The website is check it out!

The next two photo’s are corporate website photo’s:

In a return e-mail I asked Georgie to send me some pictures and let me know what they thought about it, here’s what they had to say:

“Hi Mike,
We actually took pictures when we cooked our fried chicken so I sent you those.
The stove came with a set of gloves that you see in one of the pictures but so far we haven’t needed them. There is a port in the back of the stove that is shown in the second picture and that is so you can easily light the tinder. There was virtually no learning curve with this stove as the tinder caught and we had it burning in just a few minutes. We adjusted the heat with the size of the sticks we used and it was just really fun! I really liked that this stove is made in the USA which is one of the reasons we chose it. We also checked out tons of YouTube videos of people cooking on it to make sure it worked really well before we ordered it. The simple design is super appealing because it just looks really cool and is really solid! I know many rocket stoves have insulation but the lack of insulation on the Deadwood does not seem to be a problem at all. I don’t know if insulation would deteriorate over a long period of time or not, but it just seems like the less stuff on the stove, the less stuff to break or fall apart over the long term. It doesn’t seem like this little fella could ever fall apart and it actually has an heirloom quality feel to it. Is that weird to say about a cookstove? It is heavy (about 18 lbs.) so that could possibly bother some people. Overall, we are just thrilled with the Deadwood stove and I’m super happy we ordered it!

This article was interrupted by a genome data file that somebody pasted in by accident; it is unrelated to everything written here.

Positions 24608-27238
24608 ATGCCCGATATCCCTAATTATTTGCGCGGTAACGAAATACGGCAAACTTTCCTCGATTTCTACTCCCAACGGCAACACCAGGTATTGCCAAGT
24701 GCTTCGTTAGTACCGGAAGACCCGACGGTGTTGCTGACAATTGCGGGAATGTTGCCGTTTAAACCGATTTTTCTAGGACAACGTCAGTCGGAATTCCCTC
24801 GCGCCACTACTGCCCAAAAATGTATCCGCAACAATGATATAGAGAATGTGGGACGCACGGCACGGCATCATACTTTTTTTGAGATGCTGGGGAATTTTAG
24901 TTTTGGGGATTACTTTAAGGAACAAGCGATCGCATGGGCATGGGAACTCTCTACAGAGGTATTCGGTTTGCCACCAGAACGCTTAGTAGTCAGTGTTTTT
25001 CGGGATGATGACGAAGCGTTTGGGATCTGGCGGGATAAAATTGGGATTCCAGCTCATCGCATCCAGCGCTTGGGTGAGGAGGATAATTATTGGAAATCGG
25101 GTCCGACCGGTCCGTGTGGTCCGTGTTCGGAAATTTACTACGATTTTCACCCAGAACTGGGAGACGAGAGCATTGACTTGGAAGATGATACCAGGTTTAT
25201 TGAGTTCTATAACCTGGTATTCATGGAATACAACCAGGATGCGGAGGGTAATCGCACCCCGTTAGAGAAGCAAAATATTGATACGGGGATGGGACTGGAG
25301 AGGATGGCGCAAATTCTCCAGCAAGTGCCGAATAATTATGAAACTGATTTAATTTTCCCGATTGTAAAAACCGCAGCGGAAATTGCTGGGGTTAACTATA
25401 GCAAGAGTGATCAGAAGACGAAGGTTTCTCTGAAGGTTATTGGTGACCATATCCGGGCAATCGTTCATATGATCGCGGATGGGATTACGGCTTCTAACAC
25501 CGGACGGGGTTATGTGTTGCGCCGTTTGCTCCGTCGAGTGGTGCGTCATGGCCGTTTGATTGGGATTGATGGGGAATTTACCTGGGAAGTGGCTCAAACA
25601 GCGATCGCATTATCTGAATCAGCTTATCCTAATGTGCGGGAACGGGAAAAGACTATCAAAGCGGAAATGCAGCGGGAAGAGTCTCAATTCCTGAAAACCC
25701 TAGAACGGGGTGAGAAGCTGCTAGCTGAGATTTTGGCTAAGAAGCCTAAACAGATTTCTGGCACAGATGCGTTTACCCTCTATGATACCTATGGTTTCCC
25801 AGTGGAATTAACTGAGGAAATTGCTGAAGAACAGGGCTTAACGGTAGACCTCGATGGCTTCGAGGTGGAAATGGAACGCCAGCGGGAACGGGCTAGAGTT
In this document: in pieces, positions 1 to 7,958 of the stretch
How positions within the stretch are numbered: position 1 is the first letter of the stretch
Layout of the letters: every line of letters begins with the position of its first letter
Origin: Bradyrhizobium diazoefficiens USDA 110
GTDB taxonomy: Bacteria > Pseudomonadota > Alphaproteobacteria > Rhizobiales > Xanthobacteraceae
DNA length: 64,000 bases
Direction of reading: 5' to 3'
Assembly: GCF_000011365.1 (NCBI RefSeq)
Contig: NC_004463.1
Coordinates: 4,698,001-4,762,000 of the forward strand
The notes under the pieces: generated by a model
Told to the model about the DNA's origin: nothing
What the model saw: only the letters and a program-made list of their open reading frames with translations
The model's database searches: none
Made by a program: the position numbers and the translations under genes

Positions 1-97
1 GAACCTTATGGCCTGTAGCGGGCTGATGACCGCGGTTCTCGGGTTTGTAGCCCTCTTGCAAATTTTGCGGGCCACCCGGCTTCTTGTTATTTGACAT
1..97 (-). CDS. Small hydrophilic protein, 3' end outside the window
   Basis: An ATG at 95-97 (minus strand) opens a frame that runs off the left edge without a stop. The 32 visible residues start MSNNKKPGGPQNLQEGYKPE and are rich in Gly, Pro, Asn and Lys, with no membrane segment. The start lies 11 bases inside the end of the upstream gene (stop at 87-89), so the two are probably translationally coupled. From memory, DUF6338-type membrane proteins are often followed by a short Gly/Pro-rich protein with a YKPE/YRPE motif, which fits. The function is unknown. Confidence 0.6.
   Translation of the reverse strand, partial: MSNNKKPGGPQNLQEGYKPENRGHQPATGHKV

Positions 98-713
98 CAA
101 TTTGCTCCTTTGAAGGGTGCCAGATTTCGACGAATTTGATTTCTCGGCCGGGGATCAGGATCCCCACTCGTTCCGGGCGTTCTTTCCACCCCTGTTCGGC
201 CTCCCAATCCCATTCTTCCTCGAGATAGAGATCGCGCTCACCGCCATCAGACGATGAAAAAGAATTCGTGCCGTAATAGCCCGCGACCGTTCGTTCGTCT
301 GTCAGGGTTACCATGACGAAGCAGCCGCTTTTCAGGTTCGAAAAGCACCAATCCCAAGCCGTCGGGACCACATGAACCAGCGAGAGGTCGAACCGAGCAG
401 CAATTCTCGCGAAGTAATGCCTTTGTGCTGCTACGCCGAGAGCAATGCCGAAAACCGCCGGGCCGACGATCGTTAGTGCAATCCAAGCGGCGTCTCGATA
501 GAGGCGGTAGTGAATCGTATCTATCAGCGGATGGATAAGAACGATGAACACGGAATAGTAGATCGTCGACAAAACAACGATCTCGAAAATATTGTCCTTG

Sincerely, Georgie”

Here are Georgie’s pictures frying chicken dinner on his new Deadwood Stove!


  1. That is a neat looking stove, I will have to look at my junk pile to see if I have something to make one out of. Thanks

  2. It really isn't rocket science :-) just common sense. Deadwood really built a strong unit and I will buy one for myself very soon.